OPINION: Where the Real Blood Money Lies in Fight Against Initiative 65 | Jackson Free Press | Jackson, MS

OPINION: Where the Real Blood Money Lies in Fight Against Initiative 65

The Medical Marijuana 2020 campaign collected more than 105,000 signatures from Mississippi residents who support legalized weed for medicinal purposes. Photo by Ashton Pittman

The Medical Marijuana 2020 campaign collected more than 105,000 signatures from Mississippi residents who support legalized weed for medicinal purposes. Photo by Ashton Pittman


Steve Kistulentz

A few weeks after I left Mississippi, I stood on a tennis court in Clearwater Beach, Fla., listening to retirees chatter on the next court. This was 2014, and the talk was midterm elections, specifically a proposed constitutional amendment to create a state system for medical marijuana. But the conversation wasn’t about the benefits of cannabis, or how medical marijuana might lessen the burden on the state’s doctors and rehabilitation clinics. Instead, it was about one thing: fear.

One man fretted about the possibility that schoolchildren would gain access to THC-infused lollipops. Those retired tennis players spoke as if they had wandered out of “Reefer Madness,” the cult 1936 film where high schoolers introduced to marijuana end up committing all sorts of violence.

This same kind of ancient, fact-free fear mongering is at the core of opposition to medical marijuana in general and Mississippi’s Initiative 65 in particular. Initiative opponents seem to take their cues from career politicians like former U.S. Attorney General Jeff Sessions, whose staff leaked internal Justice Department documents threatening landlords who rented to legitimate medical-marijuana businesses with asset forfeiture. In 2017, Chris Christie, the Trump administration’s ambassador without portfolio for losing causes, called the taxes on medical marijuana “blood money.”

The truth is that the real blood money in the marijuana fight comes from political contributions from large pharmaceutical companies, ones that have a vested interest in limiting the ability of physicians to prescribe alternatives to their priciest medications. That opposition comes not just with a cost but with a body count.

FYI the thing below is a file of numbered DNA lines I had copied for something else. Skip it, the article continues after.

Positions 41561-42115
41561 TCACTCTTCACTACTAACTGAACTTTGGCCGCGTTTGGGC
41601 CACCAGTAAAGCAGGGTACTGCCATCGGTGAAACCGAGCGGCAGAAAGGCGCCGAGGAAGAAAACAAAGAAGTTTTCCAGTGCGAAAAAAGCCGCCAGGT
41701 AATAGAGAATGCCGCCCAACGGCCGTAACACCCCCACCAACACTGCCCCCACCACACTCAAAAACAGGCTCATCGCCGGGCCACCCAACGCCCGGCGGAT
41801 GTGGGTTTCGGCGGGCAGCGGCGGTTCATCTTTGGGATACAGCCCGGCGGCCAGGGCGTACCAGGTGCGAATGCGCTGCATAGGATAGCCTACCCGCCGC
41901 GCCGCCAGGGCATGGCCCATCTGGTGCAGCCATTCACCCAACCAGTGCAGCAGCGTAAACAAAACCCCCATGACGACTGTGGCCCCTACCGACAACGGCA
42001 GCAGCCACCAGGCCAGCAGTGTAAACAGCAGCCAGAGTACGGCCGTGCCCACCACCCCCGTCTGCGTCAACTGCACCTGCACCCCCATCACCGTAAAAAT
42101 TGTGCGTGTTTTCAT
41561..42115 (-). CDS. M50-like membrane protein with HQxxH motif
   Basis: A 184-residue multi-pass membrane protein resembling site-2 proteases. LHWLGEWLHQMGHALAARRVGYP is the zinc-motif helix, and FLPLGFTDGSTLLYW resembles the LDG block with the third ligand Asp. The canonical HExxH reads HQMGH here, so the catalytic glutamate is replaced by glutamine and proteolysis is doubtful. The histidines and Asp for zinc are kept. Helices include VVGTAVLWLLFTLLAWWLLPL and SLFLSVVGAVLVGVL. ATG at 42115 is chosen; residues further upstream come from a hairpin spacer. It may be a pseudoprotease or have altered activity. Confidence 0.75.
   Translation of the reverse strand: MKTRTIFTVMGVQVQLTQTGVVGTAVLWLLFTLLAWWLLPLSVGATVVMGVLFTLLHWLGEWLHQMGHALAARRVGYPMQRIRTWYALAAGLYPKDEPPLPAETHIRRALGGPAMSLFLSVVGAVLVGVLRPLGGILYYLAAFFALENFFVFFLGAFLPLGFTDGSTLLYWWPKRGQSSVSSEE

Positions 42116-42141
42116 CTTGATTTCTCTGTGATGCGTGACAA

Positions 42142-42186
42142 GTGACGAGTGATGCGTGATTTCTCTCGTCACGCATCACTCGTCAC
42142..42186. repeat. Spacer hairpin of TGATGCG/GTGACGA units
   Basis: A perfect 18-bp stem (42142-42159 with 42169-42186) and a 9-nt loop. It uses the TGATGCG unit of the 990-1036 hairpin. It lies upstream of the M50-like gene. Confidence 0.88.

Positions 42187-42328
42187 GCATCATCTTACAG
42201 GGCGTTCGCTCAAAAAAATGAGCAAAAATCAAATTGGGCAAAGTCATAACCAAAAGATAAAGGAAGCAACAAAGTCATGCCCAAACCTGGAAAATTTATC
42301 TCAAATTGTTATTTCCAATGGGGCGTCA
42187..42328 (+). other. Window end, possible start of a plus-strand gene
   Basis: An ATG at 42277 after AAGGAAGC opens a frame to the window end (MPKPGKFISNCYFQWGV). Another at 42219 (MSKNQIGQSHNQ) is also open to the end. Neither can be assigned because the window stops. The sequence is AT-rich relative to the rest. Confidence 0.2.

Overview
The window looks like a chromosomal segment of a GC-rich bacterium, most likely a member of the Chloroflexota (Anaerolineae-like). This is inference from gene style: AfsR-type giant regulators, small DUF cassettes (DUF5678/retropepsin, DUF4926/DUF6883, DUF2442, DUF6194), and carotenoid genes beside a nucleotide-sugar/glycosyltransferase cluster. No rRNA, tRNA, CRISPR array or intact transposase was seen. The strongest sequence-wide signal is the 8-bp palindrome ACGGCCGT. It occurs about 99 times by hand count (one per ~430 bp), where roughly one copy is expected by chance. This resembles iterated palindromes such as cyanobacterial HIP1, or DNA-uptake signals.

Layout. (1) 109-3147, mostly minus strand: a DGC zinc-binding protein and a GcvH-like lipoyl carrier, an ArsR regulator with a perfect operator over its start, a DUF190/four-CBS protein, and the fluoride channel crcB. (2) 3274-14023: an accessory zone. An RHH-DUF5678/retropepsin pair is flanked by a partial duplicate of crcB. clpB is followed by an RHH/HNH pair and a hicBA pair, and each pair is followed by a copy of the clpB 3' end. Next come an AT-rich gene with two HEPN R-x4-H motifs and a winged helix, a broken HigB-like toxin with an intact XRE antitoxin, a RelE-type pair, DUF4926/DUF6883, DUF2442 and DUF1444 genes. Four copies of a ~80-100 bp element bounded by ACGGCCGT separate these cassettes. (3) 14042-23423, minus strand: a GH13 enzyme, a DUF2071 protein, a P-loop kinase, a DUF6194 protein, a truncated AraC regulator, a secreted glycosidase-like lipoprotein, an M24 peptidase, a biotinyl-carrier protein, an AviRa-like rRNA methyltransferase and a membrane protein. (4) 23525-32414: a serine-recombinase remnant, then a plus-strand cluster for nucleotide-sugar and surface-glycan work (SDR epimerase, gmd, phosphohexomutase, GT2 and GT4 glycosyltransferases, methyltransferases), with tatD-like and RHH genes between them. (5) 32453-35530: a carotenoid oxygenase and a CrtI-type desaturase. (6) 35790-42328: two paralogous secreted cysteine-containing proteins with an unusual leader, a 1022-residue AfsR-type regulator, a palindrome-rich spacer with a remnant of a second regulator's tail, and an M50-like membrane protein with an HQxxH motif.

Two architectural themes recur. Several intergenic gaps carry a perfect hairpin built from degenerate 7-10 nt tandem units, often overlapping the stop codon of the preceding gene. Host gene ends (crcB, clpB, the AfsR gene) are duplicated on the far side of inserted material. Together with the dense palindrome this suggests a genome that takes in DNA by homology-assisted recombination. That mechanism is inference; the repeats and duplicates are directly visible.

In the last decade, for the first time in modern American history, life expectancy declined for three consecutive years. The cause was not a spike in crime, or a sudden leap in homicide, or combat fatalities; opioid addiction predominately drove those excess deaths of despair, heavily concentrated in the poorest states.

Drug Companies Protecting Their ‘Golden Campaign Goose’

The top 10 pharmaceutical companies have donated nearly $12 million in the current election cycle, the lion’s share of which goes to candidates who have, time and again, demonstrated their willingness to ignore both the will of the people and mounting medical evidence in favor of medical marijuana to protect their golden campaign goose. That is just one reason why the Legislature’s consistent failure to act has been supplanted by a true grassroots expression of the people’s will that has placed marijuana initiatives on the ballot in Mississippi and four other states this fall.

How widespread is that movement? In the last four years, voters in four of the nation’s most conservative states (Arkansas, North Dakota, Oklahoma and Utah) have voted for medical-marijuana laws. Last year, a Millsaps College/Chism Strategies poll showed that two-thirds of Magnolia State residents favored “allowing qualified patients with debilitating medical conditions to use marijuana with a physician’s certification.”

Those numbers have only continued to grow. A Docking Institute of Public Affairs poll this week showed that two-thirds of the residents of notoriously conservative Kansas—the bellwether often used in academic circles to understand the popular appeal of conservative causes—support not just medical marijuana, but outright legalization.